Related: 18 Business Leaders on Creating an Inclusive and Equitable Society

What’s happening with Soo Kim’s TEGNA takeover?

In February 2022, Soo Kim’s Standard General, with funding from Apollo Global Management announced a deal to acquire TV station owner TEGNA for roughly $8.6 billion. TEGNA is the second-largest local TV broadcaster by revenue, operating 64 TV stations and two radio stations across various markets in the U.S. Contrary to large TV consolidation mergers, this particular deal has drawn a number of vocal objectors.

Ostensibly, the critique has come from a union — The NewsGuild — that purports to be concerned about jobs, despite the public commitments that Standard General made to preserve local station employment. While concerns about jobs are admirable, the publicly filed comments from these groups include statements that, in so many words, say that Soo Kim’s ownership of this station group would do nothing to advance diversity as understood by the civil rights community and public interest.

Is there a “wrong” type of minority?

These commenters continue to say that Soo Kim was not barred by his race from becoming a successful entrepreneur.

As a fellow New Yorker and both graduates of Stuyvesant High School, I can speak to our experiences. Using his Asian ancestry against him is exactly the kind of short-sighted hateful rhetoric causing so many issues for Asian communities across America. I have seen this in all aspects of American life, from Wall Street firms to my days at West Point and in Baghdad.

When there’s a flag draped over your coffin, there is no “wrong type of minority.” Yet we seem to treat immigrant founders and founders of color like there is such a thing as a “wrong” type of minority.

The indivisible nature of the United States is our greatest strength, but that strength is weakened by the belief that Soo Kim being Asian makes him unqualified to pursue the commercial principles that our country was founded on.

However, what worries me more than anything is that Kim hasn’t been treated fairly by anyone throughout this deal. Are these political letters and criticism influencing the regulators whose judgment the closing of this deal depends on? I know firsthand how hard it is for founders of color to access the capital to pull off deals of this magnitude. An adverse outcome here would have a chilling impact on minority ownership of broadcasting assets at the very least. Perhaps this is what the objectors want.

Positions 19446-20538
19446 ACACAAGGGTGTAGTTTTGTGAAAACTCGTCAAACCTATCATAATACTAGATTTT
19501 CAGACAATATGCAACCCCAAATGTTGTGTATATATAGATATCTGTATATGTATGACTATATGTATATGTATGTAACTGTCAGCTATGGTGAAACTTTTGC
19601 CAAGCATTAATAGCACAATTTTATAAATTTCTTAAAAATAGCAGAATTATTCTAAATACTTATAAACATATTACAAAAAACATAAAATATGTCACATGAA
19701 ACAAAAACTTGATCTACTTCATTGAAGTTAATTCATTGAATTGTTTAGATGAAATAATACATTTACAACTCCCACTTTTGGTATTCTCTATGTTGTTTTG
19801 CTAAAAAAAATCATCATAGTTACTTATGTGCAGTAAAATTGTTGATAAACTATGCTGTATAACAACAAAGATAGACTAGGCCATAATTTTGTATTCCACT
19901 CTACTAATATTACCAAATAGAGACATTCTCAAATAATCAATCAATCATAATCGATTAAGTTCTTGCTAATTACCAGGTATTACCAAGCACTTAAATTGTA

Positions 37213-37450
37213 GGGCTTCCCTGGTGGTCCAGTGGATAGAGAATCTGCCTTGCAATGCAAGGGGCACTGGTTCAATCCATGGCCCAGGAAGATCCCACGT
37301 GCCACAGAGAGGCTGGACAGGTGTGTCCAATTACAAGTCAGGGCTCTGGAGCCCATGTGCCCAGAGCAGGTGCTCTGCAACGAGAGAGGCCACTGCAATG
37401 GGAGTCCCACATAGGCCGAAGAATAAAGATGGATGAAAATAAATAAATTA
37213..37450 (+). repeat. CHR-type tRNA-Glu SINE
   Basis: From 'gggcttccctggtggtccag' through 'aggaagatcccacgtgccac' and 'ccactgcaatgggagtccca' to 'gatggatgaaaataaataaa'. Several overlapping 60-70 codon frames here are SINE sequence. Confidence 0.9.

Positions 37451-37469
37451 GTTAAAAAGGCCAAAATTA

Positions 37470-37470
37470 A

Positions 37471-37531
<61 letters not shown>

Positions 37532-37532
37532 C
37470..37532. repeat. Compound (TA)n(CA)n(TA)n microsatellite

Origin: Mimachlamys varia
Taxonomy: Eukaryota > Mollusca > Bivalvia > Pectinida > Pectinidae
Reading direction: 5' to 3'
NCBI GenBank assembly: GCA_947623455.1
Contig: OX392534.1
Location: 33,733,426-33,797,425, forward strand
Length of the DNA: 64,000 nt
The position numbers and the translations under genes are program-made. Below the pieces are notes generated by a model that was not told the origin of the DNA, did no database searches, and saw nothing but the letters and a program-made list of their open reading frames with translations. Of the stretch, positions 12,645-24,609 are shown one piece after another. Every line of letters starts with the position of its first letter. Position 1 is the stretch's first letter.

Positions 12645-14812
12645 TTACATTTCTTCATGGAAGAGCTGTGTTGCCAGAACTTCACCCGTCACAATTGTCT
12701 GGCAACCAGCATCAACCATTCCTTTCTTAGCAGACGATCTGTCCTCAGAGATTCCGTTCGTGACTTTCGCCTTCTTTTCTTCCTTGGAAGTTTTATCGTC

While the thought of that is troubling at the very least, I believe what’s been so impactful and appalling to me throughout this entire debacle has been the fact that I know Soo Kim. I’ve worked with him, I have represented him on public company boards and I’ve seen what he stands for. It’s unimaginable to me that he could be on the receiving end of such racism when he so clearly stands for justice and equality.

Related: 6 Ways to Offer Allyship to Black Entrepreneurs

Commitment to diversity

As the founder of Standard General, Kim has been tireless in his commitment to diversity: from hiring to using his power to change companies to better reflect what America really looks like. More importantly, he didn’t limit his search to just Asian professionals. Black, Asian, Jewish and white employees all were represented in the 12-person team at Standard General while I was there. He has also consistently appointed women and people of color to the boards of his companies throughout the years.

I have seen the good he does in his companies and how hard he works to provide equal access to opportunities regardless of race or gender.

And, because I am the diversity and inclusion officer for the MediaCo board of directors, which owns the radio stations Hot 97 and WBLS (which has a management team that is over 50% diverse and a staff that is over 70% diverse overall), I would say that it is precisely Kim’s unique background that could help improve TEGNA own documented diversity issues.

If other leaders follow Kim’s lead, we can slowly but surely change the diversity problem. But we all have to actually commit.

How the TEGNA deal compares to other acquisitions

Just to drive my point home, I believe it’s important to take a look at how this TEGNA deal compares to other similar acquisitions.